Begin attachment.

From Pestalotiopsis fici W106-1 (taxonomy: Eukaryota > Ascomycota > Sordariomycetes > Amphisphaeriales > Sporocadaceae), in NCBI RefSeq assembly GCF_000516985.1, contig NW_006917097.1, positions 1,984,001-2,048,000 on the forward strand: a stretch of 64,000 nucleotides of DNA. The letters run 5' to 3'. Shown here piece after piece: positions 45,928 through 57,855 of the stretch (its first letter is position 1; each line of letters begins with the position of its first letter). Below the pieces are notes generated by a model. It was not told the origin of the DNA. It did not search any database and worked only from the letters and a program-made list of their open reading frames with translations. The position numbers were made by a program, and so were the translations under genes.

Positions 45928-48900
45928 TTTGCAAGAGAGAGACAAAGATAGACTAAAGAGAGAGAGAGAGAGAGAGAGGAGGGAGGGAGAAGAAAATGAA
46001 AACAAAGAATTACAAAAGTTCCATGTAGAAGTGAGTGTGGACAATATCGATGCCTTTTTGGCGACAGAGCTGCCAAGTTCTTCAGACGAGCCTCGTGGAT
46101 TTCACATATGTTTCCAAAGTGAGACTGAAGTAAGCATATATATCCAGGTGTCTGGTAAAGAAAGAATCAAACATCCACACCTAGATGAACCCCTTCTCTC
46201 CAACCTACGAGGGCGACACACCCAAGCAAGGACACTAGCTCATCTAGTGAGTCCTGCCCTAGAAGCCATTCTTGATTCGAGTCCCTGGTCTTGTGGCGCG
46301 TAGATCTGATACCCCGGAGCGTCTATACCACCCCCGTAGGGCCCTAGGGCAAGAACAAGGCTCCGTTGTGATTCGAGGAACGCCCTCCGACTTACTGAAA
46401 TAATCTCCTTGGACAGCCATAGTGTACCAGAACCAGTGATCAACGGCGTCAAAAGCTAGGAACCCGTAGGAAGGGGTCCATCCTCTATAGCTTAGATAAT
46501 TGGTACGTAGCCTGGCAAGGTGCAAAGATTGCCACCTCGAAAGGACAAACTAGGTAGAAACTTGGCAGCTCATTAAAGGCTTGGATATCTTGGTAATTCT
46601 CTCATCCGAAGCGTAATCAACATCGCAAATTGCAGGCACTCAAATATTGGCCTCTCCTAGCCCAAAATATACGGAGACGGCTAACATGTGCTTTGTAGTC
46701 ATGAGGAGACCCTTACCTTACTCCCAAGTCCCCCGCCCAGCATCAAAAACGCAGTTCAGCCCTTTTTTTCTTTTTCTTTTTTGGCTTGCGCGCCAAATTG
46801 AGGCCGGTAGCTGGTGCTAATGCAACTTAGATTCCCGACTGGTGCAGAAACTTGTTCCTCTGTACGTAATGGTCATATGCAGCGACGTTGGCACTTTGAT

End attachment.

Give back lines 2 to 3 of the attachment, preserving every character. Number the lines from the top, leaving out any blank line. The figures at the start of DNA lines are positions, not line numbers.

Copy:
Positions 45928-48900
45928 TTTGCAAGAGAGAGACAAAGATAGACTAAAGAGAGAGAGAGAGAGAGAGAGGAGGGAGGGAGAAGAAAATGAA